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Is there a reference for the syntax of configuration files?

Explorer

The pages in [this section][1] give some pointers about what syntax is allowed, but I cannot find a full reference. Is that available?

Alternatively, is there a parser for configuration files available in the Python SDK? I found [this example code][2] but when I use it to read a configuration file for my add-on/plugin/app ( service.confs["myconfigname"]), the result is just empty. A nonexistent name results in a KeyError, so by not raising an exception it confirms that it knows what I'm talking about but still refuses to return the sections ("stanza"s) and settings contained in that file. Looking at the source code, it doesn't actually read and parse the file but queries the API instead. Note that the setup page happily works with it, so Splunk can perfectly read the default values from the file and write to its local/ counterpart. A parser like splunklib.parseConf("myconfigname.conf") that reads the actual file would also solve the problem.

[1] https://docs.splunk.com/Documentation/Splunk/8.0.1/Admin/Aboutconfigurationfiles
[2] https://github.com/splunk/splunk-sdk-python/blob/master/examples/conf.py#L121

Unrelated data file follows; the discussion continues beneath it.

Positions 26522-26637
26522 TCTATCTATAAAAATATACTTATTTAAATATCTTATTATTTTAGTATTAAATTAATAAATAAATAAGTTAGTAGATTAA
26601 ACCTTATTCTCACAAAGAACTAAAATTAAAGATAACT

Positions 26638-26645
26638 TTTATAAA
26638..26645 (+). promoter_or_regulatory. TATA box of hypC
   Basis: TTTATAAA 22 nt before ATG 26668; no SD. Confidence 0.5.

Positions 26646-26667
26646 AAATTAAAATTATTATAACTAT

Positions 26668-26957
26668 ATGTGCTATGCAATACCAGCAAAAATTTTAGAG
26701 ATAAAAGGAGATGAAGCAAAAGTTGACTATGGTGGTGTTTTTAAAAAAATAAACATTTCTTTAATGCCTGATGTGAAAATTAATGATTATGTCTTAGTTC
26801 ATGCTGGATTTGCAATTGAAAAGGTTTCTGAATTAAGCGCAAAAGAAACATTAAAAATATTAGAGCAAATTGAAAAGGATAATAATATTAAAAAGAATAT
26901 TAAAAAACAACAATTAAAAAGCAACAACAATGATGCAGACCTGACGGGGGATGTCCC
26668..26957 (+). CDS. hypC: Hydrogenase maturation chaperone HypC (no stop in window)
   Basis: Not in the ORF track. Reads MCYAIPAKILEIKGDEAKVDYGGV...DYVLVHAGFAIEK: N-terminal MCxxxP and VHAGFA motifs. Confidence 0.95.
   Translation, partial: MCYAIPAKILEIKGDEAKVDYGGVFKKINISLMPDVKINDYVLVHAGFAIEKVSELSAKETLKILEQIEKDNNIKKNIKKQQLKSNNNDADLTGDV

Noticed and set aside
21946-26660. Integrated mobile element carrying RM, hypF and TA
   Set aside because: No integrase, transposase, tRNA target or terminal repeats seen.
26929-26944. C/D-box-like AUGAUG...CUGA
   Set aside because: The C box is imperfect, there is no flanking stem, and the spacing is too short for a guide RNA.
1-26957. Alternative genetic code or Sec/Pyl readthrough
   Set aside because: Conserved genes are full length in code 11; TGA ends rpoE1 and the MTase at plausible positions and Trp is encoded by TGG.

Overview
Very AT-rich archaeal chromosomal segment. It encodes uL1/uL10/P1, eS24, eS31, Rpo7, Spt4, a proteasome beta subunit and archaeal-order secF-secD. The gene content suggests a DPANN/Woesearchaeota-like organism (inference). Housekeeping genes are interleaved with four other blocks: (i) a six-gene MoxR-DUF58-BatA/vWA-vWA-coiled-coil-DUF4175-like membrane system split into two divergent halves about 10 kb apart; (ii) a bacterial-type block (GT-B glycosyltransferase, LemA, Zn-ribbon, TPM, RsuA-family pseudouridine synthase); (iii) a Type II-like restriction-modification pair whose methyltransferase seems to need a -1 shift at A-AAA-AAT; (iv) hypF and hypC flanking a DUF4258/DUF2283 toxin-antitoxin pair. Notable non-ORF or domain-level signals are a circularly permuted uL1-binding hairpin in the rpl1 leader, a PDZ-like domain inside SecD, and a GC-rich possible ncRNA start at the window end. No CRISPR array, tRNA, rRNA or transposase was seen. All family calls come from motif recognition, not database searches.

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1 Solution

Communicator

In Splunk Enterprise there is a folder that contains <file>.conf.spec and <file>.conf.example files. This folder path is /opt/splunk/etc/system/README.

Spec files provide great detail into that specific configuration file's formats and stanza requirements.

Example files provides an example of that file.

View solution in original post

Communicator

In Splunk Enterprise there is a folder that contains <file>.conf.spec and <file>.conf.example files. This folder path is /opt/splunk/etc/system/README.

Spec files provide great detail into that specific configuration file's formats and stanza requirements.

Example files provides an example of that file.

View solution in original post

Explorer

Thanks 13tsavage, that helps! I see there is a conf_checker.rules file that contains the spec in plain text, even if it starts with "Warning: This may go out of date. Crossing fingers." 😄